The coronavirus pandemic has caused the FCO to advise to all but essential travel to certain parts of Spain including Madrid and parts of the Basque Country.
So, what does this mean if you have a holiday booked to Spain in the next few weeks?
If you had a trip planned to one of the destinations under the new FCO guidelines, then your trip will be cancelled by your firm. If your destination isn't on the list, then technically your holiday is still going ahead.
To give you a helping hand we've put together a Spain travel advice guide amidst the pandemic, which includes the list of destinations where the FCO advises against travel, what to do if your trip is affected, and more advice if you have a holiday booked to another Spanish destination.
Check out the guide below…
Which areas are affected by the FCO advice?
At the time of writing the FCO now advises against all but essential travel to the following destinations:
- Madrid and La Rioja
- The municipalities of La Bastida and Vitoria (both in the Basque Country)
- Miranda de Ebro (in Castilla y León).
The government has also advised: "People intending to travel to Spain should consult their airlines and tour operators. Further information about airports in Spain can be found here ."
If you had a holiday planned to Spain
If you had a trip planned to Spain to one of the affected destinations, get in touch with your travel firm or tour operator.
It's likely they will offer a range of options such as rebooking your trip at a later date, or changing your itinerary to include new destinations so that you can still go on holiday. It's worth noting that you are also entitled to request a full refund.
If you have travel insurance, check your policy as some providers do cover cancellation for an epidemic.
(If you do travel to one of the affected regions, you won't be covered by your travel insurance).
We've also got a guide on your rights if you get stuck abroad in a quarantine.
In theory, your holiday is still going ahead. If the FCO doesn't advise against travel, it's unlikely that your flight will be cancelled or your holiday cancelled.
You should always check the latest FCO Spain advice before setting off for your travels.
If you no longer want to travel even though there's no official advice against it, it gets a little more complicated.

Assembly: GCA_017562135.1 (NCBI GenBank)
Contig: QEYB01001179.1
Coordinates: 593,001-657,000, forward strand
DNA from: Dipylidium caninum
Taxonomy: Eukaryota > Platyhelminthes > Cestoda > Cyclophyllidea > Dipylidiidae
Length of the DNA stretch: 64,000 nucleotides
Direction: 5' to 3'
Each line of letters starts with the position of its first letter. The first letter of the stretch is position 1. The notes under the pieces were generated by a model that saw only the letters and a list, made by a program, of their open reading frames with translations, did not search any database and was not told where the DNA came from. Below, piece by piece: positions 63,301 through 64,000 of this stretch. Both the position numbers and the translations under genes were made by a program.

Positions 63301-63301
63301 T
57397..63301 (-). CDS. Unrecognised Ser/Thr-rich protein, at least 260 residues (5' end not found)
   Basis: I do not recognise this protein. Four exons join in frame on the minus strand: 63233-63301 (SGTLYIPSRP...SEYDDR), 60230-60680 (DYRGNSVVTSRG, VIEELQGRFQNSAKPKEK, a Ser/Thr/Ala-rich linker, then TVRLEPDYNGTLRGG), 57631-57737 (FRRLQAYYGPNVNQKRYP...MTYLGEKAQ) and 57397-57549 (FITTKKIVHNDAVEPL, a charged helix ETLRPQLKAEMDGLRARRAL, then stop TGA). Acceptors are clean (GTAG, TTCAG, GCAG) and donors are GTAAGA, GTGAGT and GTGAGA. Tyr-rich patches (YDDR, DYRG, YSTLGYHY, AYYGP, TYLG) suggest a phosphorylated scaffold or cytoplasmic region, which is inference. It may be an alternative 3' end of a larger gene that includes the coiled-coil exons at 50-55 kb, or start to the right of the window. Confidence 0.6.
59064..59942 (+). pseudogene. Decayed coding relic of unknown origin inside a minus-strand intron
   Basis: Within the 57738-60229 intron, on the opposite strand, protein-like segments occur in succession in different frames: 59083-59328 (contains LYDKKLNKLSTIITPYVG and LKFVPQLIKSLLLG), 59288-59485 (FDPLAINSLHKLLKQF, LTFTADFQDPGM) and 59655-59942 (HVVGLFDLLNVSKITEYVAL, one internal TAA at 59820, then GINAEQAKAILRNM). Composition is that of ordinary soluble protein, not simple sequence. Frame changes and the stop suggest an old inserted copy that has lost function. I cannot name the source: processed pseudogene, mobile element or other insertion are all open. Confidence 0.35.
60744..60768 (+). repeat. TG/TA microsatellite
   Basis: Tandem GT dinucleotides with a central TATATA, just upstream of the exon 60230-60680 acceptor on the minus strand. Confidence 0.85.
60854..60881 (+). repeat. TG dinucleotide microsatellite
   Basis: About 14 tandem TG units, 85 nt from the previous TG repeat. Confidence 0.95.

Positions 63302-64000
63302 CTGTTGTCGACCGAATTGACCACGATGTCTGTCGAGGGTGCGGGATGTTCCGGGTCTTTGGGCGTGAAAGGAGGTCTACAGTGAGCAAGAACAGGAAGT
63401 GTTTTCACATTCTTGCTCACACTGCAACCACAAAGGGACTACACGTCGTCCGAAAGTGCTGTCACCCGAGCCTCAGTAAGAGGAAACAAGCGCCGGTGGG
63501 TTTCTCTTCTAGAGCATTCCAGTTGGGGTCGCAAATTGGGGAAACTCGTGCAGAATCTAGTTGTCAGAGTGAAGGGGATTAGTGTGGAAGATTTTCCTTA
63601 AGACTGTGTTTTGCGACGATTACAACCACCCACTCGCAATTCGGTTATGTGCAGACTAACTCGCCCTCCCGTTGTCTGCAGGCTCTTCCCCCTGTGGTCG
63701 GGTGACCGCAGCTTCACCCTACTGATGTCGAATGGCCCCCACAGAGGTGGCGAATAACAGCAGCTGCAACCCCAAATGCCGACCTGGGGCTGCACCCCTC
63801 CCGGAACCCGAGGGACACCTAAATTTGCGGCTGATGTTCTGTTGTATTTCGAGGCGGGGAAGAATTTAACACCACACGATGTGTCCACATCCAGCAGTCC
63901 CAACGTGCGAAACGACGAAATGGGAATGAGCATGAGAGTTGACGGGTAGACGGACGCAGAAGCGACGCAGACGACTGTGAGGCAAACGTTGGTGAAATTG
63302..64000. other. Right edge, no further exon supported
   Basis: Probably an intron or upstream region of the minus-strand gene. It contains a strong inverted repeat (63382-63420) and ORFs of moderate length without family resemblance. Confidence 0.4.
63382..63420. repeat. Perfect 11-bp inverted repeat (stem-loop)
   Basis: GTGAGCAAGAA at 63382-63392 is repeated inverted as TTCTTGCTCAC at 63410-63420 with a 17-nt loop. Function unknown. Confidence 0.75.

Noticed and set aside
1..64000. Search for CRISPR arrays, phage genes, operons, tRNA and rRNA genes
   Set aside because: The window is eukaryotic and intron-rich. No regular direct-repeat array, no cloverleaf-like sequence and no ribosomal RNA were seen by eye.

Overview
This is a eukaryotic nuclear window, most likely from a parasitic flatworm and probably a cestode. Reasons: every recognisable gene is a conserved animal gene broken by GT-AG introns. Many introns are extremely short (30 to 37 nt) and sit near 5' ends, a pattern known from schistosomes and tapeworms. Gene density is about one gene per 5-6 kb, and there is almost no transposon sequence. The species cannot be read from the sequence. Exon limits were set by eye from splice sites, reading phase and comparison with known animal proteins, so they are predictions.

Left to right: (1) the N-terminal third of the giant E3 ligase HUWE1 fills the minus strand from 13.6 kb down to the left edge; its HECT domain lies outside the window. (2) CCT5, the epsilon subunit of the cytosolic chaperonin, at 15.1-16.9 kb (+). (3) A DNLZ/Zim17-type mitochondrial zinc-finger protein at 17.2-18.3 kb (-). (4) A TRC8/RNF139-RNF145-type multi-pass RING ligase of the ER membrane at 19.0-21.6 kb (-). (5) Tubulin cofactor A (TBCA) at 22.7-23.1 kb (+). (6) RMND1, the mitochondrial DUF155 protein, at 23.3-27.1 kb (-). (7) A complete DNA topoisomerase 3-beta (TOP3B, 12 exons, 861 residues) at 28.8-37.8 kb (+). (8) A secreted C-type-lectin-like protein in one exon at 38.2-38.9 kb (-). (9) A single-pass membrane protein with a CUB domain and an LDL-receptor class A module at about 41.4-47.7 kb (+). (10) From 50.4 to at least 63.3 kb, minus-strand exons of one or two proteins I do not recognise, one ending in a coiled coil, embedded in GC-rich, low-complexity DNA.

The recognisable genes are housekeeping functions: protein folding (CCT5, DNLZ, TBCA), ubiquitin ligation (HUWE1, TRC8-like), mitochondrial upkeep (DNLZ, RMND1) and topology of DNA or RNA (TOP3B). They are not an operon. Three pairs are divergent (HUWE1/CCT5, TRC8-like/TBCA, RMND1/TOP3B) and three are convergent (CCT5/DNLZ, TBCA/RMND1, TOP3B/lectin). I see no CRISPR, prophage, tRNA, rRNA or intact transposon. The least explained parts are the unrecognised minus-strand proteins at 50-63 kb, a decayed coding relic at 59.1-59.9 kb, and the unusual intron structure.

As the FCO doesn't advise against travel, your travel firm doesn't need to refund you or offer an alternative travel date – and your travel insurance is unlikely to cover you for simply choosing not to travel.
It's still worth speaking to your firm or airline, as often they are willing to help find a solution, sometimes by offering you the option to rebook for a later date. (For example, a number of cruise lines have introduced flexible booking policies during this uncertain time).
You can find about more your options in our overall coronavirus travel advice guide , as well as tips on what to do if there's an outbreak during your holiday.
If you do travel, the World Health Organisation (WHO) has shared advice on how to protect yourself from the virus.
What travel insurance will cover
It depends on your policy.
If the FCO advises against travel to your destination, you might be able to get a refund for 'out of pocket losses'. However, it's likely that you may need to prove you couldn't get this money back from another source.
If there's no advice against your Spanish destination but you no longer want to go on holiday, then it's unlikely you will be able to claim – most insurance providers don't cover 'disinclination to travel' (but it's worth checking your policy for this phrase).
You can find out more in our coronavirus travel insurance guide .
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